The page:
All The Money In The World: Christopher Plummer as Montgomery Burns?

By Jim Slotek

Rating: B

So, first things first. All The Money In The World, Ridley Scott’s snakebit drama about the kidnapping of young J. Paul Getty III in 1973, will probably always be remembered for its almost impossibly late cast change.

To wit: As Kevin Spacey became embroiled in sexual misconduct reports, Christopher Plummer was called in only last month to re-shoot 22 scenes previously shot by Spacey in the role of the then world’s richest man, J. Paul Getty (grandfather to the young Getty). The old man himself was probably rolling in his grave at the thought of a $10 mil budget add.

We may never know what Spacey’s performance was ultimately like. But we’re spared all the latex that was needed to make him look like an octogenarian. Fresh off his role as Scrooge in The Man Who Invented Christmas, the 88-year-old Plummer sits well in the skin of an old miser whose reputation was carved in stone (or at least headlines) by his public refusal to offer one dime of ransom to his grandson’s kidnappers.

Getty (Christopher Plummer) welcomes his family into his miserly world

Getty (Christopher Plummer) welcomes his family into his miserly world

And frankly, anyone who could do a decent Montgomery Burns impression could play the oil baron as written. This is a man, after all, who imagines himself to be the reincarnation of the Emperor Hadrian, keeps a payphone in his home for guests to use, and who, when wavering on the concept of ransom, immediately consults an accountant to ascertain the extent to which it is tax deductible.

So, full marks to our Canadian icon Plummer for the successful pinch-hit. There are aspects to All The Money In The World that are not so spot-on, that have nothing to do with the Spacey/Plummer hand-off and late-stage editing-room surgery. This is a busy script that has trouble deciding on a point-of-view. As it begins, it is narrated by young Paul Getty (Charlie Plummer no relation to Christopher), who is seen wandering through the streets of Rome, on a fateful date with a van-load of kidnappers bent on holding him hostage in rural Calabria.

The device is used for backstory, to introduce us via flashbacks to his family, first in their happy working-class-poor days of estrangement from the old man. There’s dad, J.P. Getty II (Andrew Buchan), a bit of a drinker, but a decent man, and mom Abigail (Michelle Williams).

And then comes a telegram from Himself, effectively calling off the estrangement by offering his son a job in Rome, and dooming the family to life as wealthy exotic plants.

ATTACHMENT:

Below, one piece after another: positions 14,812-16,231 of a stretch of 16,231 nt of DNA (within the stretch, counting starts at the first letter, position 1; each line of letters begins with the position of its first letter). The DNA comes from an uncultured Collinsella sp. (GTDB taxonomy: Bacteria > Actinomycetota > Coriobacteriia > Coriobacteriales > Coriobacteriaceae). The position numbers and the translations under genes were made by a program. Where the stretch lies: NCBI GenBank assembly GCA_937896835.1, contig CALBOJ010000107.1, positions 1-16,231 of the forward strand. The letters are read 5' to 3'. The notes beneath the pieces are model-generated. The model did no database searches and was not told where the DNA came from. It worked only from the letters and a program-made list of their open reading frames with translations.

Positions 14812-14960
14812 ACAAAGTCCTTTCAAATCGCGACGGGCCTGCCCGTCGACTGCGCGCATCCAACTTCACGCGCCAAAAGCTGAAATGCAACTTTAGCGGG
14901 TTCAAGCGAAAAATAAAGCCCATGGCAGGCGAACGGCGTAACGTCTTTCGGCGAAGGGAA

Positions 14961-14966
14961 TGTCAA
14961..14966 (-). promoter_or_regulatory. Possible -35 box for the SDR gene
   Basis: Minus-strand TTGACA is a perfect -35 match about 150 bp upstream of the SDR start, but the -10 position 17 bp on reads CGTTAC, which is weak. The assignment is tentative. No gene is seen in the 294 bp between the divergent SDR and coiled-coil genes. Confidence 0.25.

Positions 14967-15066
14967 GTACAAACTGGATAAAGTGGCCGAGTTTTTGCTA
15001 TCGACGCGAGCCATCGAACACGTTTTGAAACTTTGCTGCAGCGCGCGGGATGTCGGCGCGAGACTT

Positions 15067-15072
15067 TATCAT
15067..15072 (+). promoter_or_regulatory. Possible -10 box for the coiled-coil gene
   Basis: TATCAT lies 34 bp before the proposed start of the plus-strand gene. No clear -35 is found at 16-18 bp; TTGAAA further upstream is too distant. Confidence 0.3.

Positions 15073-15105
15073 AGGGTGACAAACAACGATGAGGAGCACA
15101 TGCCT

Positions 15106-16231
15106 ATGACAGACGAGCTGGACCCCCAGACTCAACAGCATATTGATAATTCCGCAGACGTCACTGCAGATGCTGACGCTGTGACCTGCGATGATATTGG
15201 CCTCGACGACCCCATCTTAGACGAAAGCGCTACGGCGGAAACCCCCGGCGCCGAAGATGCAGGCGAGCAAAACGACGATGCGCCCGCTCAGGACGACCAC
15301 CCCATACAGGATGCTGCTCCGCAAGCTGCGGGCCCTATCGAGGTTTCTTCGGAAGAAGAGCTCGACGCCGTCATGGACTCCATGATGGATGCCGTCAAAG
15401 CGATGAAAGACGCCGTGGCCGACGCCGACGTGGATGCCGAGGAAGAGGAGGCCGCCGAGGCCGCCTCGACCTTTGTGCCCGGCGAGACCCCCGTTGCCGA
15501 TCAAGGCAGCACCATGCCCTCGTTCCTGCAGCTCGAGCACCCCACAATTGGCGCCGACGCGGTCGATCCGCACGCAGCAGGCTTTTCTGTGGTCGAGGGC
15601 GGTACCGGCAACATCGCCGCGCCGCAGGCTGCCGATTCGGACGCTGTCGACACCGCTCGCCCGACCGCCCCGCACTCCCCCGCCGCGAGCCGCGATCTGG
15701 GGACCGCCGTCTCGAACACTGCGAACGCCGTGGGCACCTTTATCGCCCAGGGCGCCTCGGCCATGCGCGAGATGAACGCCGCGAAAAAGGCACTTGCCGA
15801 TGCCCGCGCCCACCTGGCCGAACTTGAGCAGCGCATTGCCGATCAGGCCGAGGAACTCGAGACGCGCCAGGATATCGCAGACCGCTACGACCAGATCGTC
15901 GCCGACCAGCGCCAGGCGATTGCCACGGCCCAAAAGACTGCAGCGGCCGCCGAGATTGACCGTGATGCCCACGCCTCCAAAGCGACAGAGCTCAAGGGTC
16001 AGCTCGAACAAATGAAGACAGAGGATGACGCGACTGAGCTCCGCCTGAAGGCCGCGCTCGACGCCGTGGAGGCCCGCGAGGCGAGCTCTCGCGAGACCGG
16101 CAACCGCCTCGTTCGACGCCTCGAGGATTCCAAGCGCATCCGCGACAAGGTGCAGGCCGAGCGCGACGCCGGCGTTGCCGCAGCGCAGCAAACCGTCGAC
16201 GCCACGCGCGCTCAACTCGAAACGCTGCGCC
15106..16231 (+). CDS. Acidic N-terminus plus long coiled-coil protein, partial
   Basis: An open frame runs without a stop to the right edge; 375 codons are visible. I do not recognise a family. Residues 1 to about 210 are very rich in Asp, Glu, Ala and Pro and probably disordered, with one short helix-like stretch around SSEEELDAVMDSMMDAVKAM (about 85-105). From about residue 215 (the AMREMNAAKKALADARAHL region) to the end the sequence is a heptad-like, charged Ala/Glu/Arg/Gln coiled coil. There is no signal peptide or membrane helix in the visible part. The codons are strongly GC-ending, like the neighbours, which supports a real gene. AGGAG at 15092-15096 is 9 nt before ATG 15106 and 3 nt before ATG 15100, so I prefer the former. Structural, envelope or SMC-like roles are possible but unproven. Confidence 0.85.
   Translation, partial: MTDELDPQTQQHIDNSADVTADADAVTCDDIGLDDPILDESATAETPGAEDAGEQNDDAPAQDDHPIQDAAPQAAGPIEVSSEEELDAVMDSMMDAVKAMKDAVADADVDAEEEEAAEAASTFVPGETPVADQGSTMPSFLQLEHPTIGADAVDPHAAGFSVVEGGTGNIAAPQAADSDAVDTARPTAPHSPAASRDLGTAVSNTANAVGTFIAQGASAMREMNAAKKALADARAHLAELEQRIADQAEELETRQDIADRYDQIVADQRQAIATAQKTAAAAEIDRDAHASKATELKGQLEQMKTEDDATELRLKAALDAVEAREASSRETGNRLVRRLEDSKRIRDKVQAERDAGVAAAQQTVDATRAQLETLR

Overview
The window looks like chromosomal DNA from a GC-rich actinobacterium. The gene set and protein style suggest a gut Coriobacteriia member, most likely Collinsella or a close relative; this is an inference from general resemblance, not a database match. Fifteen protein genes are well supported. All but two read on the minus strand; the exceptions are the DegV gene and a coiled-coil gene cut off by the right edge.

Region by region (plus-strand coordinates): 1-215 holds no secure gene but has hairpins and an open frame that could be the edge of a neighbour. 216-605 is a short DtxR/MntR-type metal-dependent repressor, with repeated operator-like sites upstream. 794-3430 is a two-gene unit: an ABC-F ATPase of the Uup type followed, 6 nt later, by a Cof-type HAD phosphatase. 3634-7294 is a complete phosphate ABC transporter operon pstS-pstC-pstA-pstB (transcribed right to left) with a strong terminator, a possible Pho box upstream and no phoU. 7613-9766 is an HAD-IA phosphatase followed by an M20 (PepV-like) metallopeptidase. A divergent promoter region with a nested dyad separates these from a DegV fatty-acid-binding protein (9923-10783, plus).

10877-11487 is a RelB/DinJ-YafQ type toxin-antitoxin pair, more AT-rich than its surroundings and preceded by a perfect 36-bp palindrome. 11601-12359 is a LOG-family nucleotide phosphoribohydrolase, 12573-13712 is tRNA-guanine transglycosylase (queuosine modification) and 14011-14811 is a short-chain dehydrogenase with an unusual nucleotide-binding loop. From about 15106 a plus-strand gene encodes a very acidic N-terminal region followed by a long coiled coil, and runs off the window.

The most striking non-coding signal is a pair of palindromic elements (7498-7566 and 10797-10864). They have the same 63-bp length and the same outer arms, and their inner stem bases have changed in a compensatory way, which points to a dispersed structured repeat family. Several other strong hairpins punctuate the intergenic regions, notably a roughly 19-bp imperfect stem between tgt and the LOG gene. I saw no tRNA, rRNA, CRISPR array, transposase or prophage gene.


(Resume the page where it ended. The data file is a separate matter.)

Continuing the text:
Paul’s narration abruptly ends after the first act, and All The Money In The World become Williams’ movie. She’s a mother at war against her erstwhile father-in-law, against the police, against the kidnappers and (mostly) against Fletcher Chase (Mark Wahlberg), the ex-CIA agent Getty employee who is assigned to get Paul home “as inexpensively as possible.”

Plummer may have received a Golden Globe nod for his quick-fix performance, but it’s his fellow nominee Williams and her mother-bear act that is the best reason to see this movie. At a point where the script simply seems to be following its numbers, she commits a quick, violent act of frustration that makes the audience collectively gasp.

And seriously, who wouldn’t be frustrated with Chase, who turns out to be a pretty poor “fixer,” when he buys into a potentially-fatal theory that Paul planned his own kidnapping. All The Money In The World is awash in people who don’t trust each other, in orbit around a man who believes his money makes the whole world untrustworthy.

As for Paul, after informing the whole first act, he effectively disappears for a great swath of screentime. When we revisit him, he has forged a grudging respect for one of the kidnappers, “Cinquanta” (Romain Duris), whose kindly disposition towards the teen becomes key to staying alive as the kidnappers go from buffoons to potential killers. I feel as if his story might have been worth a movie on its own – or at least a bigger chunk of this one.

But it’s the poor-old-rich-man Getty that All The Money In The World is named for, and to which it keeps returning as if pulled by gravity. Hugging a newly-acquired painting like a beloved child, pronouncing hollowly on the beauty of “things” over people, Plummer’s Getty is a pretty unsubtle Exhibit A in the case for money not buying happiness. 

All The Money In The World. Directed by Ridley Scott. Starring Michelle Williams, Christopher Plummer and Mark Wahlberg. Opens wide December 25.